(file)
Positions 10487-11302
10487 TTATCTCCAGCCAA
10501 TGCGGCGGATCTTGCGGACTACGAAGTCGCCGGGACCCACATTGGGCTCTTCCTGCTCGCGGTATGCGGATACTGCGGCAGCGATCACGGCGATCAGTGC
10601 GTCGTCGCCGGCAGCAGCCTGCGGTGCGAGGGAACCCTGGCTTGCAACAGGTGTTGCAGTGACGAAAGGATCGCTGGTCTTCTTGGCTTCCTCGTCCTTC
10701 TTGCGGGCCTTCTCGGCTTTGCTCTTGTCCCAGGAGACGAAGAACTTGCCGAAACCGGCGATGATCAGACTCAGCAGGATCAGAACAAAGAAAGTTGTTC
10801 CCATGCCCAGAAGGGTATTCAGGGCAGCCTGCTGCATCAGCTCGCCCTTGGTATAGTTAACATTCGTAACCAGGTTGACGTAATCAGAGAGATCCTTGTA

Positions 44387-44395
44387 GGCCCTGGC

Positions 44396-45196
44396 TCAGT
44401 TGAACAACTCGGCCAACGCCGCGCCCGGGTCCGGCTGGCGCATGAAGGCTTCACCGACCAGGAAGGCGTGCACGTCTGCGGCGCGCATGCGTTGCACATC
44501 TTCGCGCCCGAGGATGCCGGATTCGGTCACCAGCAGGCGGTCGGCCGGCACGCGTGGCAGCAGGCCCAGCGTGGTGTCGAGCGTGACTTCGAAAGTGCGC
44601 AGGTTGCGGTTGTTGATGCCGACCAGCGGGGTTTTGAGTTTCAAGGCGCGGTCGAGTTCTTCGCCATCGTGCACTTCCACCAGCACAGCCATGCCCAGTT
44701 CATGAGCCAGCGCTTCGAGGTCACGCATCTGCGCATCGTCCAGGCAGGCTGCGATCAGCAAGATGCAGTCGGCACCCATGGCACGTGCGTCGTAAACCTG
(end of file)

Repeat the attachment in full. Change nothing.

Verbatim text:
Positions 10487-11302
10487 TTATCTCCAGCCAA
10501 TGCGGCGGATCTTGCGGACTACGAAGTCGCCGGGACCCACATTGGGCTCTTCCTGCTCGCGGTATGCGGATACTGCGGCAGCGATCACGGCGATCAGTGC
10601 GTCGTCGCCGGCAGCAGCCTGCGGTGCGAGGGAACCCTGGCTTGCAACAGGTGTTGCAGTGACGAAAGGATCGCTGGTCTTCTTGGCTTCCTCGTCCTTC
10701 TTGCGGGCCTTCTCGGCTTTGCTCTTGTCCCAGGAGACGAAGAACTTGCCGAAACCGGCGATGATCAGACTCAGCAGGATCAGAACAAAGAAAGTTGTTC
10801 CCATGCCCAGAAGGGTATTCAGGGCAGCCTGCTGCATCAGCTCGCCCTTGGTATAGTTAACATTCGTAACCAGGTTGACGTAATCAGAGAGATCCTTGTA

Positions 44387-44395
44387 GGCCCTGGC

Positions 44396-45196
44396 TCAGT
44401 TGAACAACTCGGCCAACGCCGCGCCCGGGTCCGGCTGGCGCATGAAGGCTTCACCGACCAGGAAGGCGTGCACGTCTGCGGCGCGCATGCGTTGCACATC
44501 TTCGCGCCCGAGGATGCCGGATTCGGTCACCAGCAGGCGGTCGGCCGGCACGCGTGGCAGCAGGCCCAGCGTGGTGTCGAGCGTGACTTCGAAAGTGCGC
44601 AGGTTGCGGTTGTTGATGCCGACCAGCGGGGTTTTGAGTTTCAAGGCGCGGTCGAGTTCTTCGCCATCGTGCACTTCCACCAGCACAGCCATGCCCAGTT
44701 CATGAGCCAGCGCTTCGAGGTCACGCATCTGCGCATCGTCCAGGCAGGCTGCGATCAGCAAGATGCAGTCGGCACCCATGGCACGTGCGTCGTAAACCTG